The rate of individual home ownership is stuck at the lowest point in our lifetime. The trend will be further aggravated in 2017 as interest rates rise, real estate tax incentives diminish, and disposable income falls for the lower half of American households. Yet it remains unclear whether the homeownership issue indicates a serious underlying economic problem or a just shift in social attitudes.
This trend is important to financial advisers because home equity has historically been an important part of individuals’ financial equity. Home prices nationwide have rebounded impressively after a crash in 2006 to a historic high today. Rate of appreciation has been impressive over the past five years. While price appreciation will likely be less impressive in the immediate future, most expect home values to continue to increase.
It is clear from the news reports and anecdotal observation that many younger people cannot afford to buy homes and often do not qualify for a mortgage. That trend is projected to worsen over the next few years with higher mortgage rates taxes and lower net after-tax income of working class Americans.
Yet even among people who could afford a home are choosing to rent instead. If fewer individuals are benefiting from the gain in value, that means that more investors are benefitting from the recent gain in home values. Home appreciation is less about improving Americans’ collective financial security today and more about boosting portfolio returns for the financial elite. This recent article shows how home equity is still important to affluent individuals; that hasn’t changed. It’s just that this gain benefits a smaller portion of people. It reinforces an old theme: “the rich get richer, the poor get poorer”. We could conclude that the drop in home ownership is good for affluent investors and bad for people living on a paycheck.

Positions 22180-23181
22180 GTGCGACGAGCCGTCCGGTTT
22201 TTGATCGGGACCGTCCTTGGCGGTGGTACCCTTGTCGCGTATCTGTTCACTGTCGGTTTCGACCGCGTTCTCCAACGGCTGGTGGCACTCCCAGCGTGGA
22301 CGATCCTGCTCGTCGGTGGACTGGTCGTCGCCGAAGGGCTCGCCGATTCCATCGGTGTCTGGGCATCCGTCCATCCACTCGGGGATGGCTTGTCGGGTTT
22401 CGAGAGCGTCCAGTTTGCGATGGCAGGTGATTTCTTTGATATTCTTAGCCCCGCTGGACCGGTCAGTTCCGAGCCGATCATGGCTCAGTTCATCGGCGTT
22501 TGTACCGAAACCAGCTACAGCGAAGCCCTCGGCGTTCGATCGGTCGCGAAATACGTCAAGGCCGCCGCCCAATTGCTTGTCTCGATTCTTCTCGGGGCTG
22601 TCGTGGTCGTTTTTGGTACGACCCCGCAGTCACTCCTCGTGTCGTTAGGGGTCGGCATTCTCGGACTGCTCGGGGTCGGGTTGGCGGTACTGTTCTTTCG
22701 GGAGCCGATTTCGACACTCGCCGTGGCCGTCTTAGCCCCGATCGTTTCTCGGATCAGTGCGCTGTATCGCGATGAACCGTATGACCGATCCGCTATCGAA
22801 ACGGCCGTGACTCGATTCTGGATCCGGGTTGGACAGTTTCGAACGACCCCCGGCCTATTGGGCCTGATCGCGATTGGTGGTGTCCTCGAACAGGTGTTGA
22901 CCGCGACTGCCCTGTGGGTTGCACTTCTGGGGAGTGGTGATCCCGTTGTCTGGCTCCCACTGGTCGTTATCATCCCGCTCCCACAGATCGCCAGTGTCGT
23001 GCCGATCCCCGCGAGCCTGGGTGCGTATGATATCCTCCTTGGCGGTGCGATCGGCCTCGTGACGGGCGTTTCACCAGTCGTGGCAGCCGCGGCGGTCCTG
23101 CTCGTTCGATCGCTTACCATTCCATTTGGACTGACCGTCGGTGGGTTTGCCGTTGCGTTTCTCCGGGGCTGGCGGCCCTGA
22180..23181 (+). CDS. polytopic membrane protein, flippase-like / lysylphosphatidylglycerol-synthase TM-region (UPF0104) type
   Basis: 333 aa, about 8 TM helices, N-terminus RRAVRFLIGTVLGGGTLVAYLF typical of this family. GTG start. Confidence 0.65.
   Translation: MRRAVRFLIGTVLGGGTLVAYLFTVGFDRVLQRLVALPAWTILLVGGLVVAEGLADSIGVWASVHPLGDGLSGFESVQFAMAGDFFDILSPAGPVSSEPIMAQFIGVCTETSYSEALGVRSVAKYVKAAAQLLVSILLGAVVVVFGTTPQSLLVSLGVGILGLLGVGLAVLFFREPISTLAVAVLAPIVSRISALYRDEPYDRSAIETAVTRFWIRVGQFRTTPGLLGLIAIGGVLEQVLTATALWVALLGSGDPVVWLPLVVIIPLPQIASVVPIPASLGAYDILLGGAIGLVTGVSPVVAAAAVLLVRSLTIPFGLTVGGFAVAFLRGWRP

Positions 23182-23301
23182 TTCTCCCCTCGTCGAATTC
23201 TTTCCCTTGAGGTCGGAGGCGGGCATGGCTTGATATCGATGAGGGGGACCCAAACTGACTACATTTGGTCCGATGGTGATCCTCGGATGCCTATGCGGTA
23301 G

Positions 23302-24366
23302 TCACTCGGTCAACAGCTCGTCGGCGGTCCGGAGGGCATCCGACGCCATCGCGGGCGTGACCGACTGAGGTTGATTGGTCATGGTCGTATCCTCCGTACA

I have written in earlier blog posts that the rise in effective overall taxes and individual health care costs are the primary driver in the decline in home ownership. I forecast that investor and corporate ownership of homes will increase while ownership among median age and income Americans will continue to decline.
Two things seems clear: 1) working class Americans are less financially secure today than at any other time in my lifetime, and, 2) this homeownership trend is a contributing factor to the decline in working class Americans’ collective wealth.
My focus as a financial adviser is to look for opportunities to enable investors to profit from this trend and to help individuals climbing the economic ladder to afford home ownership sooner.